Helen wanted to call her Cat – she thought it would be hilarious on dog walks. It was vetoed. She also suggested She-Ra, Mumm-Ra and Moog. All also vetoed. Although I conceded and allowed Moog as her middle name: Maggie Moog. It’s the origin of her nickname, Maggie Moo Moo, which was inevitably shortened to Moo or MooMoos.


Thank you, Maggie, for giving us a much better routine. We were both prone to working 16+ hours a day in the office / at school; once you were part of our family, one of us would be sure to get back early to be with you. I mean, the work continued but at least we were doing it at home.

Thank you not only for the interesting walks but also for the holidays. I know Helen likes to travel abroad but I’m happiest when you’re with us on a holiday… and that means exploring the UK. We’ve stayed in some lovely spots and visited loads of beaches. You haven’t once caught a bird but that hasn’t stopped you trying.

Thank you for being my insomnia buddy. I think my night time shenanigans are probably why you’re so good at your daytime naps. It doesn’t matter whether I’m powering through the night for a deadline, up as a slave to my bladder or just having an existential crisis… you’re there with a tail wag and a snuggle.

Thank you for being such an empathetic soul. You can’t bear it if we’re ill, if we’re sad, if we’re bickering or even if we’re just retelling tales from work with Oscar-worthy performances. You’re straight in there with a nose boop and a cuddle to make it all better. For five years, we tried to have a family. You saw us through all of those painful, failed attempts, the constant stress and the miscarriage that took me years to get over. I’m no good at speaking about how I feel but it has always been easy to speak to you. You’re the best listener, even though you always express your opinion very clearly with a trademark snort.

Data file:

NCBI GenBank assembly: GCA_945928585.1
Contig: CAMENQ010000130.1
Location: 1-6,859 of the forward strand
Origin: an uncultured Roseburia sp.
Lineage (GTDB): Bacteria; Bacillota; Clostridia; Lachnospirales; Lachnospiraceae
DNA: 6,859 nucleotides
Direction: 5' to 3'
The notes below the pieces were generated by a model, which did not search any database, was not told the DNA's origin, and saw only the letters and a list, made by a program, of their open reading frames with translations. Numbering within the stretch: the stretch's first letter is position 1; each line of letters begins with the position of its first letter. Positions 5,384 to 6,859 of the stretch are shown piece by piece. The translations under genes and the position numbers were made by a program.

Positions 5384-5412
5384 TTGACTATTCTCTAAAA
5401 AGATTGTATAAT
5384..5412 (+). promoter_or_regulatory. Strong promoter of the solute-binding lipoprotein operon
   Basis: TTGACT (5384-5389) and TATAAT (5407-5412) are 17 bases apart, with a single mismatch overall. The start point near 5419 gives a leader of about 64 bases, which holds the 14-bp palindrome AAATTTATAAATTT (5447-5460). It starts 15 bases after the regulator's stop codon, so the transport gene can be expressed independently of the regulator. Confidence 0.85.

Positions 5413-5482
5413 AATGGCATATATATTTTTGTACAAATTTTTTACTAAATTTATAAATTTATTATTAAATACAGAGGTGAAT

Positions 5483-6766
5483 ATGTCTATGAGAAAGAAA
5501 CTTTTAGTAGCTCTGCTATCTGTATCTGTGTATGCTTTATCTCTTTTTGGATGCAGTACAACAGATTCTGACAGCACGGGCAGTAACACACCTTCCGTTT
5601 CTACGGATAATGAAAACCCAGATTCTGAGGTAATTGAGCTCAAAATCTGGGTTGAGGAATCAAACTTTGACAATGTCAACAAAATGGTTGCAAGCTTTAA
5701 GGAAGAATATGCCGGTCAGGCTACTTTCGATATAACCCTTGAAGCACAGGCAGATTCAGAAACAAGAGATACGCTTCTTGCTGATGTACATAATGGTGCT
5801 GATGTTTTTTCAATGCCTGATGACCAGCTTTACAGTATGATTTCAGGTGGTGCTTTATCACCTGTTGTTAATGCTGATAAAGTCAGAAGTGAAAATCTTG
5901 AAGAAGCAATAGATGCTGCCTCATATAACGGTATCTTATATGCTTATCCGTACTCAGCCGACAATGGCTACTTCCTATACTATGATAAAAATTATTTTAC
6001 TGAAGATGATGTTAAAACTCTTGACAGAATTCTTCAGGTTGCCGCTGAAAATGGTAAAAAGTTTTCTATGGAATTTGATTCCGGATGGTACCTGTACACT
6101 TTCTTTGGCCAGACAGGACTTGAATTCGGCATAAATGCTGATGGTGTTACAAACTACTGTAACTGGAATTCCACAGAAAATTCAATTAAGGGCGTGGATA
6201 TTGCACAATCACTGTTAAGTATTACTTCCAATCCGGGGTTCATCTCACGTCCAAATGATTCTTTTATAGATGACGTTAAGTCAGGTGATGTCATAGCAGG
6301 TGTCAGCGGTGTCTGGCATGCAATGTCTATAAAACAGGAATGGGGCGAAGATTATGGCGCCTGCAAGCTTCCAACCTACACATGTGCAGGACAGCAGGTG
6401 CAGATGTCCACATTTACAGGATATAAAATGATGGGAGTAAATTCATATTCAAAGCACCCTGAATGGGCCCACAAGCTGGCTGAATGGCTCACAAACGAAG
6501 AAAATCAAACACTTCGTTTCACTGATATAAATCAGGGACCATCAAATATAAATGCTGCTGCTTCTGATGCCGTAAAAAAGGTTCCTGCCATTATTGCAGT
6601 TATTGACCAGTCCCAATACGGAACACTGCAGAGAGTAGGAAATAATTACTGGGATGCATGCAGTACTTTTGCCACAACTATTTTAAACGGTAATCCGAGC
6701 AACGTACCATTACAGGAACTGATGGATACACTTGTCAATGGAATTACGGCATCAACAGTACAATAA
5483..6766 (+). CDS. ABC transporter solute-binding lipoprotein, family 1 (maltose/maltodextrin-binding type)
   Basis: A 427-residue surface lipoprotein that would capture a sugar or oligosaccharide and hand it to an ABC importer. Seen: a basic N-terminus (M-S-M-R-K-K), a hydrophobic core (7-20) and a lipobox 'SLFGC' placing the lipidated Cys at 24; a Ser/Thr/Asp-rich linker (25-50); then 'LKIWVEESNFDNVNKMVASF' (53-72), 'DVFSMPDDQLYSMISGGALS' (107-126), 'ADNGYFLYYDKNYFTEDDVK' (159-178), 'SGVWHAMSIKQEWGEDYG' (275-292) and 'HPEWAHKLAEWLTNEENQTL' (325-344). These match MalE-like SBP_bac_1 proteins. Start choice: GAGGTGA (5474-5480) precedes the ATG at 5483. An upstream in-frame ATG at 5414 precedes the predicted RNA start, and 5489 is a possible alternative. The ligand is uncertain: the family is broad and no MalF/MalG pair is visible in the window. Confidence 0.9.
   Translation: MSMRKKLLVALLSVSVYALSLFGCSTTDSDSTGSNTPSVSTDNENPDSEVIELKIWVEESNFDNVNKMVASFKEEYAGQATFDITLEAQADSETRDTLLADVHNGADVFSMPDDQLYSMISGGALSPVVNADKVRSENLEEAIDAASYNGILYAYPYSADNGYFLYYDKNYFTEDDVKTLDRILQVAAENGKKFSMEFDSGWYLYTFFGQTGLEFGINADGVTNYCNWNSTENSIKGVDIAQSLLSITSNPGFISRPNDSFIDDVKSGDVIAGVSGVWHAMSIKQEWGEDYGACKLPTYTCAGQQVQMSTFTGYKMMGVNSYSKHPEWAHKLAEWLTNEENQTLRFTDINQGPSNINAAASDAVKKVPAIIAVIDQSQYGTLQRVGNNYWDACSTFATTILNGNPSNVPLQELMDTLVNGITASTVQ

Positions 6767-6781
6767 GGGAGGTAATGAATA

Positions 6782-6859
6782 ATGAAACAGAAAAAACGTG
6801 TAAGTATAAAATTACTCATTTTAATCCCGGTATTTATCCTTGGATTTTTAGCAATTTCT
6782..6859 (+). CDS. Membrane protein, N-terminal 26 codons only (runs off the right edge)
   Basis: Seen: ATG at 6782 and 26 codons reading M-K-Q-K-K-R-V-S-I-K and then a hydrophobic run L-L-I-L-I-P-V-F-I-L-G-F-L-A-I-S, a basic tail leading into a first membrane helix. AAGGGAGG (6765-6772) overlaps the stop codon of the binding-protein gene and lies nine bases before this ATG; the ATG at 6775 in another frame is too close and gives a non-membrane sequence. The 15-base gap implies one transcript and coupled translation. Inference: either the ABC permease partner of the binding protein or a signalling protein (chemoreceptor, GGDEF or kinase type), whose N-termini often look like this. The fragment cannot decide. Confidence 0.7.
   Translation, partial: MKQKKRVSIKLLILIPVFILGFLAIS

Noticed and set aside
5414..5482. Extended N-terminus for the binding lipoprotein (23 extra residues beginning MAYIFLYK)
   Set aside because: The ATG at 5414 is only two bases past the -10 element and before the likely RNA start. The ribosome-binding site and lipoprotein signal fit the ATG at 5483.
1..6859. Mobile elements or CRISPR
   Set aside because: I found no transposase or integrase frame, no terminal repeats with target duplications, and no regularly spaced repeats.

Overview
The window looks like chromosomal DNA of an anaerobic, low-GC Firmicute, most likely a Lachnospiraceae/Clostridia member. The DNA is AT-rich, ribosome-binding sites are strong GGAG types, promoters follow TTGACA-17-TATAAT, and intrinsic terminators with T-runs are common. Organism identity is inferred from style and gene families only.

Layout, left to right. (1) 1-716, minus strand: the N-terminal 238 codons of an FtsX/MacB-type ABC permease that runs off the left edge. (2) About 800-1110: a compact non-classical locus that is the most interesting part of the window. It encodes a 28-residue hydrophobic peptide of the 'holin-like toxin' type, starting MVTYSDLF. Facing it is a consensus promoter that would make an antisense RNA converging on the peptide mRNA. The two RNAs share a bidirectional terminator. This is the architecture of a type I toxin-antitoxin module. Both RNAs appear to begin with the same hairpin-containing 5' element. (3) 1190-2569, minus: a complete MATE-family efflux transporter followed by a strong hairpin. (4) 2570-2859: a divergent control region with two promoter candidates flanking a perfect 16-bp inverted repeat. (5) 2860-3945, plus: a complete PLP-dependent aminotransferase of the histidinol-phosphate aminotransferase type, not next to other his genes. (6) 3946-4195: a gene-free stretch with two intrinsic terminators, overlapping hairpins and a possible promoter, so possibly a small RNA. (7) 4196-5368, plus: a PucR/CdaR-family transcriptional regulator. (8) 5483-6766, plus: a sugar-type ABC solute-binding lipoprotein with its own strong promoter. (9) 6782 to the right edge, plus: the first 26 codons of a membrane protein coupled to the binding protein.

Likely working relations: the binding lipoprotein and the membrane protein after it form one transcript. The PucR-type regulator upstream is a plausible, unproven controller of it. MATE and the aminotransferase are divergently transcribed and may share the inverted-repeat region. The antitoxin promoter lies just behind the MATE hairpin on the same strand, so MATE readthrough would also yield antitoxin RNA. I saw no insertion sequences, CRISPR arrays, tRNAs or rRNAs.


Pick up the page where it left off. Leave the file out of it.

Thank you for being an absolute trooper. I’ve lost count of the surgeries you’ve had: neutered, cut paw (not your fault), knee reconstruction (not your fault), bladder operation (not your fault) and stitches for a barbed wire incident (that one was probably your fault). You’ve been the goodest doggo with all of those recoveries, even though you’ve wanted to spring and bounce because it’s in your nature. I’m pretty sure our insurance company isn’t your biggest fan. The bladder operation was scary: we were told it was cancer and you might not make it through the operation if the vet decided it was too much to cut away. It had all happened so fast and I was away for work. I insisted that Helen brought you home – the surgery was due to be the next day – so I could drive back from Sheffield (250 miles ish) to spend that night with you in case it was our last. Not a chance that I would miss a snuggle and a goodbye. Turned out not to be cancer and we’ve had many more years with you since.

Thank you for the many, many, many wonderful memories. Your willingness to dress in clothes and pose for a photograph. Your love of our (now diminished) cat clan. Your apathy towards poor Edith who we thought would be good company for you in your elder years (hahahahaha). Your sweet tooth*, which we discovered after you stole a dozen donuts when we were asleep and had to deal with a hyper-sugar-rush version of an already springy Springer for 48 hours.

Thank you for being the absolute best girl. You’ve done so much for us.


* we do not enable her sweet tooth but it doesn’t stop her hopelessly begging if we have cake.